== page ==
WHOI scientists are also designing other AUVs with specialized capabilities for specific missions. One example is SeaBED, developed by WHOI scientist Hanumant Singh and colleagues. It is an AUV that can fly slowly or hover over the seafloor to depths of 6,000 feet (2,000 meters), making it particularly suited to collect highly detailed sonar and optical images of the seafloor. With Singh and other colleagues, WHOI scientist Rob Reves-Sohn is developing Puma and Jaguar, two AUVs designed to search for and investigate hydrothermal vents under the ice-covered Arctic Ocean. (See Unique Vehicles for Unique Environments)
AUVs’ advantages are complemented by ROVs, such as the pioneering Jason ROV, first developed in the late 1980s by Andrew Bowen, Dana Yoerger, and colleagues in the WHOI Deep Submergence Laboratory (DSL), under the leadership of Robert Ballard. The lab designed and built an improved second-generation Jason ROV, which was launched in 2002 and is now in service as part of the National Deep Submergence Facility at WHOI.
One disadvantage of ROVs, however, is that they can’t cover as much ground as AUVs in the same amount of time. The ROV tether, which can be thousands of meters long and an inch thick, produces drag on the vehicle, and makes it less maneuverable and vulnerable to entanglement, especially in difficult terrains. To combine the strengths of both types of vehicles, Bowen and Yoerger of the WHOI Deep Submergence Laboratory, in collaboration with Louis Whitcomb of Johns Hopkins University, have begun to design a Hybrid Remotely Operated Vehicle (HROV), which will be able to switch back and forth to operate as either an AUV or an ROV on the same cruise. It will use a lightweight fiber-optic cable, only 1/32 of an inch in diameter, which will allow the HROV to operate and maneuver at unprecedented depths without the high-drag and expensive cables and winches typically used with ROV systems. Once the HROV reaches the bottom, it will conduct missions while paying out as much as 20 kilometers (about 11 miles) of microcable.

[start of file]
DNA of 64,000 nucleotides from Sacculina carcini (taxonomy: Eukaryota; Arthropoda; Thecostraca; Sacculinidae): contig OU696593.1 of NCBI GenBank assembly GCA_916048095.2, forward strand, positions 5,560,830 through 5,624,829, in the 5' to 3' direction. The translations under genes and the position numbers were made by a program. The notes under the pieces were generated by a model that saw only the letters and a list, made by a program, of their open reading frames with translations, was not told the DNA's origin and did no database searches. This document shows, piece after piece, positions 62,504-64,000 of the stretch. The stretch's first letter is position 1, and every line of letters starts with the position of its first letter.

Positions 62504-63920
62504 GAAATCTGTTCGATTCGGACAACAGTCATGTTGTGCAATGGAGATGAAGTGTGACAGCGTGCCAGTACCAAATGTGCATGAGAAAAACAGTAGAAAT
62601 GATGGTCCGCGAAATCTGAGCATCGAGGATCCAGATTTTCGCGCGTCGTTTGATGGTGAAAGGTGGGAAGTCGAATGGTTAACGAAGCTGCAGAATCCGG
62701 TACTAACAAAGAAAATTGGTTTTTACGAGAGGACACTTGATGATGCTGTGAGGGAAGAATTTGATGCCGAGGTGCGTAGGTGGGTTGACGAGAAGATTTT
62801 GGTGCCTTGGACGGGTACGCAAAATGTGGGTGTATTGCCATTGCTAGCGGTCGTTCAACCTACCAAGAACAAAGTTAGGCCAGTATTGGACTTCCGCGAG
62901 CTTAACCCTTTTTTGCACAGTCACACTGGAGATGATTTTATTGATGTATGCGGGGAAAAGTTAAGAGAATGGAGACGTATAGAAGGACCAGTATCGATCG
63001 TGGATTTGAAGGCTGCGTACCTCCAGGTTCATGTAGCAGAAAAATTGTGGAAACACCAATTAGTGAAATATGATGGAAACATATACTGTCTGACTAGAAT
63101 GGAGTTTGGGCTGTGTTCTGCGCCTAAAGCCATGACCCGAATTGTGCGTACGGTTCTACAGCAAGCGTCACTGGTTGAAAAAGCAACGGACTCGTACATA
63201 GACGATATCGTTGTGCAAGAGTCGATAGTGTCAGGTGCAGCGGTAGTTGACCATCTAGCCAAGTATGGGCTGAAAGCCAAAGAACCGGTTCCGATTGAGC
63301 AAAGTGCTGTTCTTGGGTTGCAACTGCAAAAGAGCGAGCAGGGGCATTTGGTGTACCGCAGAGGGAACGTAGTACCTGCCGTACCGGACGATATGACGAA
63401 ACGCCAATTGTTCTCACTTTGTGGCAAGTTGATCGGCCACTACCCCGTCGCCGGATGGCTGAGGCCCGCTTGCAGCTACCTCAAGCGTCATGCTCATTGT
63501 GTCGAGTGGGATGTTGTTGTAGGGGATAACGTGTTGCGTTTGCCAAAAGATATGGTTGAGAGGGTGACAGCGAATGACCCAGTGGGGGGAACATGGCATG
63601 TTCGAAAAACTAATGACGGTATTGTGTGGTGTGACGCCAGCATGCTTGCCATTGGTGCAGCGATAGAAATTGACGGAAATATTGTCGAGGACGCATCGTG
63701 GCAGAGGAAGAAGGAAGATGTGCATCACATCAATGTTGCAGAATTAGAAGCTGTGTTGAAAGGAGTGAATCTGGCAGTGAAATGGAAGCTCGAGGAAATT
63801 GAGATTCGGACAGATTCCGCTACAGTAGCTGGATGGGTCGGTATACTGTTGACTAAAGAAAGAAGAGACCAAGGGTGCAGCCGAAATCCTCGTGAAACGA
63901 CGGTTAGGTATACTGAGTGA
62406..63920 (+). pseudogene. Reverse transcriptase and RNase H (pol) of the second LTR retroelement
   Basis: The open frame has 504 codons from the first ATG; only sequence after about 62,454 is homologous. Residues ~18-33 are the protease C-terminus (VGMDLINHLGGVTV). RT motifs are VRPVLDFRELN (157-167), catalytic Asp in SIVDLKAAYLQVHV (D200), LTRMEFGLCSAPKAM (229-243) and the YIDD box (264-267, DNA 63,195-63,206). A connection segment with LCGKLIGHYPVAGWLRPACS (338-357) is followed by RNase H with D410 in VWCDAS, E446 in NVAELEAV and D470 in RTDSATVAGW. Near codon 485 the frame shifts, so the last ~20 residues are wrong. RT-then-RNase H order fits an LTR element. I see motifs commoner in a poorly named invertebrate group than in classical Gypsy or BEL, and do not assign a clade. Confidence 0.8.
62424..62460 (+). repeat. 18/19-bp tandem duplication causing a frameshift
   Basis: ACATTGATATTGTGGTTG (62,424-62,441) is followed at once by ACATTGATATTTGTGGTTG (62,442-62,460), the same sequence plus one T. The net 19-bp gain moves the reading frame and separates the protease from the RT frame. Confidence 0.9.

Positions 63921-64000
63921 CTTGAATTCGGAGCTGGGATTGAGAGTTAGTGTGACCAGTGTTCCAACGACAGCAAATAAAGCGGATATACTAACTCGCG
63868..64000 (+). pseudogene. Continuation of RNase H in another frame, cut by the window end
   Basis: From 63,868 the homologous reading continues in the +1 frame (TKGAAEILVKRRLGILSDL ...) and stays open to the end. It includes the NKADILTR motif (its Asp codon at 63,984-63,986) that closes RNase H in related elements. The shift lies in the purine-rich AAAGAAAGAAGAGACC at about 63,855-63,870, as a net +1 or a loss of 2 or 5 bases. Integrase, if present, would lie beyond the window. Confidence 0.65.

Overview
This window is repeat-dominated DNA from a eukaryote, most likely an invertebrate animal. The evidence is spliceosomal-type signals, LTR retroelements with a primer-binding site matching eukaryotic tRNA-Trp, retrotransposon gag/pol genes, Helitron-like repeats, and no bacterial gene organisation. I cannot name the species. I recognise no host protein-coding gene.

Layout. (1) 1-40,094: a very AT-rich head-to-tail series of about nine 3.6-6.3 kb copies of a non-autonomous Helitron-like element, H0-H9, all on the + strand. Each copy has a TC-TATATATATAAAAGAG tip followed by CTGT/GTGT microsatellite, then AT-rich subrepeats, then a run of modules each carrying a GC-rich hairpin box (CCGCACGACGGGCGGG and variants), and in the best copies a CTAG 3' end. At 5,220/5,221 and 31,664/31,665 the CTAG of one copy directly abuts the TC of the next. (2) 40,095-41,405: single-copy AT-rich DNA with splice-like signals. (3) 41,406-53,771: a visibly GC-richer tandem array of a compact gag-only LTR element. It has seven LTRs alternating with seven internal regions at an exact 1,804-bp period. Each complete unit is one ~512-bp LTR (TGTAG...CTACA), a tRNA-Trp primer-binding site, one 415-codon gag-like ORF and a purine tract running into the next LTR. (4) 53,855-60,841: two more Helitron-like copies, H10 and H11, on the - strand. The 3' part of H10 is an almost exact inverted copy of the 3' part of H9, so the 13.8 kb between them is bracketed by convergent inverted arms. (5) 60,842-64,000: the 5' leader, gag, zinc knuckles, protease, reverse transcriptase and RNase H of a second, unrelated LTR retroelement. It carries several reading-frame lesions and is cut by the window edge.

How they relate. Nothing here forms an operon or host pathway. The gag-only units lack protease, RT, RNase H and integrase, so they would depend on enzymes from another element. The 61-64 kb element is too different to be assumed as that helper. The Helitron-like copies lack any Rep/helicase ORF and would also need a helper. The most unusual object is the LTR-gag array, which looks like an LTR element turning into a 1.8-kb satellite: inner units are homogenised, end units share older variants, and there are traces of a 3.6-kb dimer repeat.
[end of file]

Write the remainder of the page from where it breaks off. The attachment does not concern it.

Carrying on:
Pilots on surface vessels will remotely control the HROV via the microcable, which will be jettisoned upon completion of the mission. Untethered, the HROV will guide itself to the surface for recovery by a ship, and the microcable is then recovered for reuse.
The HROV will bring ROV capabilities to places where it could not be used before, such as the ice-covered Arctic. If the ROV cable is severed during operations, the AUV capabilities will automatically take over to continue the mission autonomously or to return the vehicle to the surface. The HROV will also be capable of diving to 11,000 meters (36,000 feet)—deep enough to explore the deepest parts of the world’s oceans in the trenches of the western Pacific.
The remote capabilities of AUVs and ROVs have proved enormously valuable, but there is still no substitute for being there. In particular, two-dimensional images from ROVs still cannot provide the direct, three-dimensional, full-contextual vision of the human eye, combined with the ingenuity of the human mind on the scene.
Forty years after Alvin was delivered in 1964, WHOI scientists have embarked on designing a new replacement HOV, funded by the National Science Foundation, with many improvements, including an increased diving depth of 6,500 meters (21,325 feet) that will allow it to reach 99 percent of the seafloor. (At its current depth limit of 4,500 meters or 14,765 feet, Alvin can reach 63 percent of the seafloor.)
Together, all these new deep-submergence vehicles will be at the vanguard of a new era of ocean exploration, leading us deeper into the ocean frontier and auguring a new era of discovery.